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A smiling lens: 'Happy face' galaxy cluster reveals arcs caused by strong gravitational lensing

Date:
February 10, 2015
Source:
ESA/Hubble Information Centre
Summary:
An image taken with the NASA/ESA Hubble Space Telescope shows what appears to be a smiling galaxy cluster SDSS J1038+4849. In the case of this "happy face," the two eyes are very bright galaxies and the misleading smile lines are actually arcs caused by an effect known as strong gravitational lensing.
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Galaxy cluster SDSS J1038+4849.
Credit: NASA & ESA

In the centre of this image, taken with the NASA/ESA Hubble Space Telescope, is the galaxy cluster SDSS J1038+4849 -- and it seems to be smiling.

You can make out its two orange eyes and white button nose. In the case of this "happy face," the two eyes are very bright galaxies and the misleading smile lines are actually arcs caused by an effect known as strong gravitational lensing.

Galaxy clusters are the most massive structures in the Universe and exert such a powerful gravitational pull that they warp the spacetime around them and act as cosmic lenses which can magnify, distort and bend the light behind them. This phenomenon, crucial to many of Hubble's discoveries, can be explained by Einstein's theory of general relativity.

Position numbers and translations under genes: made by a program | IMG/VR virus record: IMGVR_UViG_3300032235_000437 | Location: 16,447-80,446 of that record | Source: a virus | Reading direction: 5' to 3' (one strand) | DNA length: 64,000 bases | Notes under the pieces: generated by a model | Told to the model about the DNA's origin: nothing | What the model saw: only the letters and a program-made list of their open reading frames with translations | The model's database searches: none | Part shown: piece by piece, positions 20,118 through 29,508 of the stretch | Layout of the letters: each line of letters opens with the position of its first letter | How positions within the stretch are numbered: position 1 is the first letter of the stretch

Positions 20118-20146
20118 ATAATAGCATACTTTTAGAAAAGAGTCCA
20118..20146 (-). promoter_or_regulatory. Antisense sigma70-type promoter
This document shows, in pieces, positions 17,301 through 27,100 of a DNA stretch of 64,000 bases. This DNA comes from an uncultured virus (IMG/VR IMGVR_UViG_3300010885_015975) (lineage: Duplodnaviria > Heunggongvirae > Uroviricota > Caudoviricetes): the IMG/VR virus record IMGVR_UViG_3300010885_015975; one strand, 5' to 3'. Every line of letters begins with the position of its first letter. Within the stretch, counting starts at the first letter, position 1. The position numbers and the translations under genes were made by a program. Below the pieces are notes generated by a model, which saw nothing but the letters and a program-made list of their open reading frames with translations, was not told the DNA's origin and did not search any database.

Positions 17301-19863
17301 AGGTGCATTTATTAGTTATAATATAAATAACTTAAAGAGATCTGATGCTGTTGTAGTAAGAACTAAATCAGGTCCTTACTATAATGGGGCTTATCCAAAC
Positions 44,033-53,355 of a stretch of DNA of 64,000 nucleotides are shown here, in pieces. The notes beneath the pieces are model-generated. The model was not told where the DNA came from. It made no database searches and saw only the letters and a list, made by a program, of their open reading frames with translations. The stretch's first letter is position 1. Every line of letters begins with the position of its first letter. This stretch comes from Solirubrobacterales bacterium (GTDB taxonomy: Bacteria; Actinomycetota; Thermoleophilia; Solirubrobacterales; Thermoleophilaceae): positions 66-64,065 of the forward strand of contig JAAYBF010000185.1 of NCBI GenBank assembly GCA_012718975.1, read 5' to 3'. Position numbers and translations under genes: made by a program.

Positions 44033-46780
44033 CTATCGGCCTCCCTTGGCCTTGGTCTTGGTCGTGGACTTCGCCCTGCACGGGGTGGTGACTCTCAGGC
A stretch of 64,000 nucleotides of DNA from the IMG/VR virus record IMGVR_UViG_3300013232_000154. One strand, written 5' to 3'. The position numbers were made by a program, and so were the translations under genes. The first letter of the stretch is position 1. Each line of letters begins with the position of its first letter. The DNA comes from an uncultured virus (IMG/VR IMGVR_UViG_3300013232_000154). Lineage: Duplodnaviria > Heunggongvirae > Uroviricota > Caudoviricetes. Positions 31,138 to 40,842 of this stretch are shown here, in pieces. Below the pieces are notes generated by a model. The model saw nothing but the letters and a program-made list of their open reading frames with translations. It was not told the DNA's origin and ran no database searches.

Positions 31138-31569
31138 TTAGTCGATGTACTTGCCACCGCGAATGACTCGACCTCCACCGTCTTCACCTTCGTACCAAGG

In this special case of gravitational lensing, a ring -- known as an Einstein Ring -- is produced from this bending of light, a consequence of the exact and symmetrical alignment of the source, lens and observer and resulting in the ring-like structure we see here.

Hubble has provided astronomers with the tools to probe these massive galaxies and model their lensing effects, allowing us to peer further into the early Universe than ever before. This object was studied by Hubble's Wide Field and Planetary Camera 2 (WFPC2) and Wide Field Camera 3 (WFC3) as part of a survey of strong lenses.

A version of this image (https://www.flickr.com/photos/geckzilla/6890172668/in/photolist-) was entered into the Hubble's Hidden Treasures image processing competition by contestant Judy Schmidt.


Story Source:

Materials provided by ESA/Hubble Information Centre. Note: Content may be edited for style and length.


Cite This Page:

ESA/Hubble Information Centre. "A smiling lens: 'Happy face' galaxy cluster reveals arcs caused by strong gravitational lensing." ScienceDaily. ScienceDaily, 10 February 2015. <www.sciencedaily.com/releases/2015/02/150210163009.htm>.
ESA/Hubble Information Centre. (2015, February 10). A smiling lens: 'Happy face' galaxy cluster reveals arcs caused by strong gravitational lensing. ScienceDaily. Retrieved May 27, 2017 from www.sciencedaily.com/releases/2015/02/150210163009.htm
ESA/Hubble Information Centre. "A smiling lens: 'Happy face' galaxy cluster reveals arcs caused by strong gravitational lensing." ScienceDaily. www.sciencedaily.com/releases/2015/02/150210163009.htm (accessed May 27, 2017).

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